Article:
Evidence That Could Help You

While developing Mr. Gray’s case we have collected evidence that could help any veteran entering a harbor in Vietnam, such as Da Nang, Vung Tau or Cam Ranh Bay. If you have a claim and you are in this same situation please download the attached evidence and get it in your C file.

  1. Obtain the deck logs of your ship if the VA has not done so already. You can start that process through the National Archives.
  2. This Supreme Court case, United States v. Louisiana, 394 U.S. 11 (1968)) defines what inland waterways are—including that a bay is an inland waterway.
  3. Download the maps of these bays and rivers, some of which VA deemed to be inland and others VA said were deep-water harbors. The importance of these maps is that you put all the waterways in front of the adjudicator and can argue that to say that there is no way to tell what method VA found some to be open water and others to be inland waterways.
  4. Get the Institute of Medicine’s report Blue Water Navy Vietnam Veterans and Agent Orange Exposure.
  5. If you were in Da Nang harbor, then you need these affidavits:
    These individuals can attest to the spraying of Agent Orange in and around the harbor and that the C-213 aircraft that was used to spray the Agent Orange across Vietnam were stationed at the Da Nang airport, which was under a mile from the harbor.
  6. Also this document is an Amicus brief written by the Blue Water Navy Vietnam Veterans Association for the Gray case. Together with the Appellant’s Brief, it lays out the facts surrounding the use of Agent Orange in Da Nang. The Blue Water Navy website is filled with great information on this subject in general.

The VA’s reasoning for determining that Da Nang, Vung Tau and Cam Ranh Bays are not inland waterways is thin at best. VA points to its adjudication manual, the M21-1MR. The manual states that service aboard a ship anchored in an open deep-water harbor along the coast of Vietnam does not constitute an inland water way. The VA never defined what an open deep-water harbor is. As the pictures we used above show it is hard to tell why one bay an inland waterway and another is not.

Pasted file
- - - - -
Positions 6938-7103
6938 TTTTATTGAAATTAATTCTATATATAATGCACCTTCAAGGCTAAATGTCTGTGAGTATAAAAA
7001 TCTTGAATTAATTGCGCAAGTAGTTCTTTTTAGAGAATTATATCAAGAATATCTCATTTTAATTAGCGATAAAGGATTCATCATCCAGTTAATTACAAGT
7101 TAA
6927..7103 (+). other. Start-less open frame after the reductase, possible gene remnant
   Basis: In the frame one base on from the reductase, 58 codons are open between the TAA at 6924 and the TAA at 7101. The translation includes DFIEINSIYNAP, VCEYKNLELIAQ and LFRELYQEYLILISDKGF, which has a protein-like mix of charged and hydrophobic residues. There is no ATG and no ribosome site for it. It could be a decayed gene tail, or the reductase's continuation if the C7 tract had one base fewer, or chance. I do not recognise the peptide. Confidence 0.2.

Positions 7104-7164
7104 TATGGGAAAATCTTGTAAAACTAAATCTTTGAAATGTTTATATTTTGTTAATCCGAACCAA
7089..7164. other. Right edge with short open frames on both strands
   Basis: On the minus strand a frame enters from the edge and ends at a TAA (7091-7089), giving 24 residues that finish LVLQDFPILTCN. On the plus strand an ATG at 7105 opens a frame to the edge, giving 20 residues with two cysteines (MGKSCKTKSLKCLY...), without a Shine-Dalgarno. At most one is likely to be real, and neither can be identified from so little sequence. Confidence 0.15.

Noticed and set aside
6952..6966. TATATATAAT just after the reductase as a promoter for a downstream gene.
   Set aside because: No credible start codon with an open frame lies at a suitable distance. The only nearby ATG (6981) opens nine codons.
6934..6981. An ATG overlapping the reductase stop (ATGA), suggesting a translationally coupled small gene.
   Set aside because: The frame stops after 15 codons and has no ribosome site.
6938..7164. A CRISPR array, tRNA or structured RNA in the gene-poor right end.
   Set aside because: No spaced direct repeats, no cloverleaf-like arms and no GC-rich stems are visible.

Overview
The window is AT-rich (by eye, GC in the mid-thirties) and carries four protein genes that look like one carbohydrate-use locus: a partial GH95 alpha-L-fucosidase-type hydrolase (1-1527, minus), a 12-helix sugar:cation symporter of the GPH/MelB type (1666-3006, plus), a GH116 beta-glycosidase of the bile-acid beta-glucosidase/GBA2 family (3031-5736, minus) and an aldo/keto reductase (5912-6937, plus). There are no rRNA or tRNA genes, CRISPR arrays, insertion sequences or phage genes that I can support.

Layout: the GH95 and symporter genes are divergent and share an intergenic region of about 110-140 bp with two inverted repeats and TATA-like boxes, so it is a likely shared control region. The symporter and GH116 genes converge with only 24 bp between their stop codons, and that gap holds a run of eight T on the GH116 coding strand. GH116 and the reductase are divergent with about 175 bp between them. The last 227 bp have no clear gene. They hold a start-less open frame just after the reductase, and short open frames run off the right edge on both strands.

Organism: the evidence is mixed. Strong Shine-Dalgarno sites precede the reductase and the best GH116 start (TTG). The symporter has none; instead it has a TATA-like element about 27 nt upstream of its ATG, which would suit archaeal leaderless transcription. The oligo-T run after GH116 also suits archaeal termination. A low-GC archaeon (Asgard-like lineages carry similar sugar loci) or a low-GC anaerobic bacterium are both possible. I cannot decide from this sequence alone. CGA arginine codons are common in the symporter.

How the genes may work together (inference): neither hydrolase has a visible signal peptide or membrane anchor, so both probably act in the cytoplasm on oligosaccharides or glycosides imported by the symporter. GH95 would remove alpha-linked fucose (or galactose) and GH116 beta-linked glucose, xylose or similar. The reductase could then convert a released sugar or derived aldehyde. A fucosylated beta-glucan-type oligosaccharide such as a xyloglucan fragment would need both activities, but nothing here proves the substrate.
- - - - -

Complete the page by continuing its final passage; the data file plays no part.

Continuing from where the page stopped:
Maps of Vietnamese Rivers and Bays

Background of the Da Nang Harbor Case

After decades of fighting veterans on the dangers of exposure to Agent Orange, Congress passed the Agent Orange Act of 1991 and forced the VA to admit that the chemical is not only harmful, but deadly, and that any soldiers on the landmass of Vietnam between 1962 and 1975 were exposed.  But the VA draws a line in the sand, literally, when it comes to veterans who served offshore Vietnam in the Navy or Coast Guard.  In fact, the VA has found that veterans who did not step onto land in Vietnam were not exposed to Agent Orange unless the veteran’s ship went into an “inland waterway.”  In VA terms, this means that the ship went up a river, and the VA has explicitly taken a position that harbors are not inland waterways. This is a problem for Navy and Coast Guard veterans who served on ships that were anchored, and sometimes even docked, in Da Nang Harbor, a harbor in Vietnam that is surrounded by land on three sides.

1st image


Before we discuss the issues for veterans who were on ships in Da Nang Harbor during the Vietnam War, it is first important to understand how the VA treats Navy and Coast Guard veterans generally when it comes to Agent Orange claims. For Agent Orange claims in general, a veteran does not need to prove actual exposure to Agent Orange if he served in Vietnam during the period of January 9, 1962 to May 7, 1975 or along the Korean DMZ between April 1, 1968 and August 31, 1971. Under current VA policy, “service in Vietnam” means active military, naval, or air service which  includes stepping foot on land or being on the inland waterways.

Things were different for naval veterans from November 1991 to February 2002, when the VA Manual M21-1 provided that unless there was evidence to the contrary, service in Vietnam would be conceded if the veteran’s service records show that he received the Vietnam Service Medal. This medal was often awarded to veterans who served on offshore waters, so proving receipt of the medal was a way for naval veterans to get the presumption of exposure and possibly get their claims awarded (if they suffered from a disease on the presumptive list). Even if a veteran was not awarded the medal, the manual required that the VA confirm that his ship was near Vietnam for a significant amount of time, not just passing through. Despite these guidelines, the VA was still not uniform in granting claims for so-called “Blue Water” veterans; some of these veterans were successful while others were not.

After years of inconsistency, the issue was finally addressed in 2006 in the case Haas v. Nicholson. In that case, CAVC sided with the Blue Water veterans and decided that they should receive the presumption of exposure to Agent Orange. Unsurprisingly, the VA appealed that decision to the U.S. Court of Appeals for the Federal Circuit. In a huge blow to Blue Water veterans, that court reversed the CAVC’s decision, and determined that the VA lawfully and reasonably changed the policy in 2002 to require service on land or on an inland waterway in Vietnam to be eligible for the presumption of exposure to Agent Orange (note that if a Blue Water veteran was awarded service connection between 1991 and 2002, the VA cannot apply the Haas decision retroactively and take service connection away from that veteran). As a result, if a Blue Water veteran wants to succeed with an Agent Orange claim, he must prove that he stepped foot on land in Vietnam or that the ship he served on went up a river. This can be shown through deck logs, personnel records, or even photographs.